This post is sponsored by Wednesday Books.
Jade, Jenny, Mads, and Summer rule their glittering LA circle. Untouchable, they have the kind of power other girls only dream of—until the night of Jade’s sweet sixteen, when they crash a St. Andrew’s Prep party. The night the golden boys choose Jade as their next target. They picked the wrong girl. Sworn to vengeance, Jade transfers to St. Andrew’s Prep. She plots to destroy each boy, one by one. And she and her coven have the perfect way in: a boy named Mack, whose ambition could turn deadly. Golden boys beware: something wicked this way comes.
“Shall I compare thee to a summers day…” (opening line of Sonnet 18)
Yes! It’s the time of year for some love poetry, so for our Shakespeare Retelling Day, I thought we could look at some more modern versions of the eternal bard’s sonnets.
Those 14 rhyming lines set to iambic pentameter are everything a person needs to kindle the flames of the heart. Shakespeare published 154 sonnets in his lifetime. It is rumored that he wrote at least double that number. He also used sonnets in his plays, as both introductions (Romeo and Juliet) and closings (Henry V). So while we look at his plays and productions, forgetting about his poetry being retold would be incomplete.
Of course, Elizabethan English is a little difficult to understand completely for the average Joe. Language is fluid and has (obviously) changed a lot in 400 years. While we do owe a huge debt toward Shakespeare and his foundation to our modern language, he can be a bit difficult to understand without help. However, thanks to the power of the internet, we can access the deep and profound meanings to his sonnets.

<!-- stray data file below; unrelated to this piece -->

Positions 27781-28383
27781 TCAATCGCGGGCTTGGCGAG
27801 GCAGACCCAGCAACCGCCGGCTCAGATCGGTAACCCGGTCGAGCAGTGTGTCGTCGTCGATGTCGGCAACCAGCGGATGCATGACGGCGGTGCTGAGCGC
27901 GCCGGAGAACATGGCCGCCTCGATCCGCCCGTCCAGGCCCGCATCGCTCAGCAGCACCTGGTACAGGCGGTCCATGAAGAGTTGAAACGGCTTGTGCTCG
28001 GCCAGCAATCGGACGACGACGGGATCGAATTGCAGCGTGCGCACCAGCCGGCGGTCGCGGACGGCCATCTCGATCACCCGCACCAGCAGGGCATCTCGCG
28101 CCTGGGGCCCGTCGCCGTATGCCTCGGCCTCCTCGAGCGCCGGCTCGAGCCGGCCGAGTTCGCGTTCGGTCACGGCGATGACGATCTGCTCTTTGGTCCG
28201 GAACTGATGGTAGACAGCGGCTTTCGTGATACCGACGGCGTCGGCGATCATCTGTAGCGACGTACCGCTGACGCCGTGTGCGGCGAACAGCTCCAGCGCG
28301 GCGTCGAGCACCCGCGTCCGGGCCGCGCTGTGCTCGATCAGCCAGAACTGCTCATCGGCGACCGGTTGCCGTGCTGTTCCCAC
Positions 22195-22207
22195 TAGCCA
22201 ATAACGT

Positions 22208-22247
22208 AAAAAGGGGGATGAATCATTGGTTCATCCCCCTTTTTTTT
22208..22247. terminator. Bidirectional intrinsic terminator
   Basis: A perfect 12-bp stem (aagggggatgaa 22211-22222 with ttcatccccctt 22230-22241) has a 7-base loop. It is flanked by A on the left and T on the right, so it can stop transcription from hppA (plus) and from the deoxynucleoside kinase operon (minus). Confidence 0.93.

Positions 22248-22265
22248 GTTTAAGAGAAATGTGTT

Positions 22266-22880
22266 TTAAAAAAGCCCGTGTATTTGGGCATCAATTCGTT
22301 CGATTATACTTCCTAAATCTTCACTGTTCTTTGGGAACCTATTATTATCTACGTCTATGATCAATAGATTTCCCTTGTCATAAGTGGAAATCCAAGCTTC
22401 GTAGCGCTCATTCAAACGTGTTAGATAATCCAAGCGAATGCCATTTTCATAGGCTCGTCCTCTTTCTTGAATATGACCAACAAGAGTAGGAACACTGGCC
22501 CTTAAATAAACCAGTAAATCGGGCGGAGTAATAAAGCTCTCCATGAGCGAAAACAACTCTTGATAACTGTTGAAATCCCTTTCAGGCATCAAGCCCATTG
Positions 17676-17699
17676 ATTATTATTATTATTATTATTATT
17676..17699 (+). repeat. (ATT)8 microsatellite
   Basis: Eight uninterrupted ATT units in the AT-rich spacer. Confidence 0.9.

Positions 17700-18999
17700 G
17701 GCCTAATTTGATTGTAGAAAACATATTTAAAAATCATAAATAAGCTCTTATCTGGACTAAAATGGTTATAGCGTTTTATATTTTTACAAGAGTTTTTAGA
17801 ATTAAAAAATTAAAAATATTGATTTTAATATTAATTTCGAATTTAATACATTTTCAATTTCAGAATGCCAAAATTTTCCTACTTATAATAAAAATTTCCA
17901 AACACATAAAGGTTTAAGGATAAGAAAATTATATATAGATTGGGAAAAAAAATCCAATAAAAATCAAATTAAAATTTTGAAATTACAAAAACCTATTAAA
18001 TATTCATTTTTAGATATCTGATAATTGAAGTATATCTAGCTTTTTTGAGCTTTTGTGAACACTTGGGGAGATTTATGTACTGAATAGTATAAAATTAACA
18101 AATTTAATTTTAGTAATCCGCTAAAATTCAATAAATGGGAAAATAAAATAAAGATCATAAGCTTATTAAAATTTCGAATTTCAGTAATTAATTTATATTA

Shakespeare’s Sonnets Retold: Classic Love Poems with a Modern Twist by William Shakespeare and James Anthony
James Antony is a Shakespeare scholar, in love with the meter and the rhythm of his sonnets, yet frustrated with the inaccessible language. One day he set out to go line by line of Sonnet 18 “Shall I compare thee to a summers day,” keeping the rhythm and meter, and made a completely modern sonnet. This book is the product of him doing this 153 more times. What is remarkable is that he was able to retell these sonnets while keeping the iambic pentameter and the rhyming scheme. This is a labor of love, that’s for sure.
For the 400th anniversary of Shakespeare’s death, Ashoka University, in collaboration with the British Council and the Shakespeare Society of India, hosted a commemorative two day performance of Shakespeare’s work with modern translations. These two videos are awe inspiring and proves that Shakespeare can be relevant all over the world.
Attend a poetry slam and embrace your internal bard. Every year Willful Pictures hosts Shakespeare’s Birthday Sonnet Slam in New York City. Here you’ll get the chance to read one of the 154 sonnets, or just sit and enjoy them being performed live by a diverse group of people. Every person brings something new and interesting and ALIVE to the sonnets.
Of course, if you’re not in NYC, you may find a local poetry reading to dust off your sonnet performance skills. One of the best things about Shakespeare is that his work is so interactive. It’s almost that in order to understand him, we have to put ourselves into his work.
It’s a fun time to gather your family and play with words. I like to think he would want us to do that anyway.
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